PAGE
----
Lycium cinereum, called kriedoring in Afrikaans, a name shared with several other Lycium species, is a spiny shrub reaching heights from 50 cm to 1,5 m. The initially thin spines on young branches develop into thickish side-branches with leaf clusters and spiny tips. The bark is pale grey and slightly rough with age.
The flowers are narrowly tubular, ending in short rounded corolla lobes spreading from the slightly trumpet-shaped mouth. Flower colour is white, pale blue or mauve with dark veins, the corolla fading to beige. The stamens bearing whitish anthers and the style with its small stigma are exserted.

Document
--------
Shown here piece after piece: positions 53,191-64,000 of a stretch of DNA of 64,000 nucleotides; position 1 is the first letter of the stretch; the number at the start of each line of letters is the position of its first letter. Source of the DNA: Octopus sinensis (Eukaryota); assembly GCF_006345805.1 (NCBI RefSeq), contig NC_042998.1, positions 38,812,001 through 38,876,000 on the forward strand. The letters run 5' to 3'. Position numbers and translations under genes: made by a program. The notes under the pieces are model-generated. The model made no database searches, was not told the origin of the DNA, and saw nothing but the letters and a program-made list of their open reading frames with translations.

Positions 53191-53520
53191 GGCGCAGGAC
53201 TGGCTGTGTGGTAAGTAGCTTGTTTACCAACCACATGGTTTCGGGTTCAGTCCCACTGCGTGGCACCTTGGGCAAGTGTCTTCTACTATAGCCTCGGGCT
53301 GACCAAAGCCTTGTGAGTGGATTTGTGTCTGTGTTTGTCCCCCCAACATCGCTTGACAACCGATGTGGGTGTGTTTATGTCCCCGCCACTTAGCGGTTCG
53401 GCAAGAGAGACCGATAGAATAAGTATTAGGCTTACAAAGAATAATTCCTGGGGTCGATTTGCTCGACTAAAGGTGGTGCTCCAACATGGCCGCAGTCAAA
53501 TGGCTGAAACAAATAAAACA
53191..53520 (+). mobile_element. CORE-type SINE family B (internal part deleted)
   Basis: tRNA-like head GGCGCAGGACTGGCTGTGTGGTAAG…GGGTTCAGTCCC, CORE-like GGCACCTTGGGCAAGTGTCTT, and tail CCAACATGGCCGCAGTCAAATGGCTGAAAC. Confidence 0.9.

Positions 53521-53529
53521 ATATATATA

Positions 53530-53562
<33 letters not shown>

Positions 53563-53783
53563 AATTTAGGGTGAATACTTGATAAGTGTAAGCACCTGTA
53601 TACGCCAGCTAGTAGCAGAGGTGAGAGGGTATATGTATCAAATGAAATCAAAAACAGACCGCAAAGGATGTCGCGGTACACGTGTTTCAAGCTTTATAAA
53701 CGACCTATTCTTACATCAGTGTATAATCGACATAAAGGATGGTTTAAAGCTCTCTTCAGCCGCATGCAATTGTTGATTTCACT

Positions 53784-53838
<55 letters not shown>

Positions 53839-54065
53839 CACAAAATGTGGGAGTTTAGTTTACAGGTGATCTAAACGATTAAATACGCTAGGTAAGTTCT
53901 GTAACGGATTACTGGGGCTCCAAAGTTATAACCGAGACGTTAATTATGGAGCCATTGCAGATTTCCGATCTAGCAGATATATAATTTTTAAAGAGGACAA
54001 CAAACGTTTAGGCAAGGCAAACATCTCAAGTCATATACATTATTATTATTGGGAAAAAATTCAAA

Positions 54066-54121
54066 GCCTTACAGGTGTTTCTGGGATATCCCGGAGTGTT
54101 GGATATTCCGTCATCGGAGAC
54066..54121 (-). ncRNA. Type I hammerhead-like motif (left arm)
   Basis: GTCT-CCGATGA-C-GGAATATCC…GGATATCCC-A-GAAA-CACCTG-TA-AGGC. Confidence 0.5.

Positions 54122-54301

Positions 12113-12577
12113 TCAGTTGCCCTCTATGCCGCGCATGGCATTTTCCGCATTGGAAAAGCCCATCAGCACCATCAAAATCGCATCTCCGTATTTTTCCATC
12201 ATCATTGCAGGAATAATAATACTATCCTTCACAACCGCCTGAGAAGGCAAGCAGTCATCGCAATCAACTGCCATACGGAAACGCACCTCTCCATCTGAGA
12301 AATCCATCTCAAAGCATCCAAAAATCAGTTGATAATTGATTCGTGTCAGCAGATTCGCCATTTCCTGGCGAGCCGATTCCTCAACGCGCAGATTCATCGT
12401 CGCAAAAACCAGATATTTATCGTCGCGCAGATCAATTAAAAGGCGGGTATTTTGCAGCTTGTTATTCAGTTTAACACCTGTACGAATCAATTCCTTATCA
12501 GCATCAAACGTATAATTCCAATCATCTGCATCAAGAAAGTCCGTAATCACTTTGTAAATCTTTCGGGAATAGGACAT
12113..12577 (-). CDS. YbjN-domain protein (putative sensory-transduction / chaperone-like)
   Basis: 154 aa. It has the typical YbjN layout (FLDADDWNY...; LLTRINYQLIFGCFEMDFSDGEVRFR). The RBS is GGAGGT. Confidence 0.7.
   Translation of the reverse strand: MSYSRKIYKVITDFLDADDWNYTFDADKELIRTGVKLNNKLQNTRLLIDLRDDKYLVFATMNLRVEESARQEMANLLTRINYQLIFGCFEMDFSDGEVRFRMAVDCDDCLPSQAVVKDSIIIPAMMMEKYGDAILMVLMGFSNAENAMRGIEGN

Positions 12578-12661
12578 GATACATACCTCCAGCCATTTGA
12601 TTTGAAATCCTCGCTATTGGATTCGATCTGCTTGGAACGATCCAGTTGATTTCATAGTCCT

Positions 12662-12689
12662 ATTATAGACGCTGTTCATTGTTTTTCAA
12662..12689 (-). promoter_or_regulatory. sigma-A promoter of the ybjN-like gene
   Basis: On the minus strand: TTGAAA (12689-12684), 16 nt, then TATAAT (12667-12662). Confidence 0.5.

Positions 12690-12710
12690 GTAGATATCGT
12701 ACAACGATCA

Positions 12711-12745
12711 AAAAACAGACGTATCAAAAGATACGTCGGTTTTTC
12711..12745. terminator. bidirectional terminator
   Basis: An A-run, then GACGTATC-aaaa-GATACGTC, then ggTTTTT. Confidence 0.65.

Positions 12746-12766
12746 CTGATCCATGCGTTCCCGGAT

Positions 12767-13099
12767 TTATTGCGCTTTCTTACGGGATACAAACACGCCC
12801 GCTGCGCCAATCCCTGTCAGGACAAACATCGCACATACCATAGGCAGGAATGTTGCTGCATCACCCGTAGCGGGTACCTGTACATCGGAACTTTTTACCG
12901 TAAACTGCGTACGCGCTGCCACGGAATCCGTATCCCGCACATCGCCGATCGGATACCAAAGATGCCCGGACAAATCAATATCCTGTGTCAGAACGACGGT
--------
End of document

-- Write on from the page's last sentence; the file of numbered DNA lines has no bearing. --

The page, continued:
Flowering happens from mid-autumn to mid-spring. The small ovoid to nearly globose fruit that follow are yellow-orange or red.
The species is distributed widely across southern Africa, recorded in all nine South African provinces; less common in the eastern parts of the country.
The habitat is diverse, often arid sandy flats or rocky slopes. The species is not considered to be threatened in its habitat early in the twenty first century (Le Roux, et al, 2005; Bond and Goldblatt, 1984; iSpot; http://redlist.sanbi.org).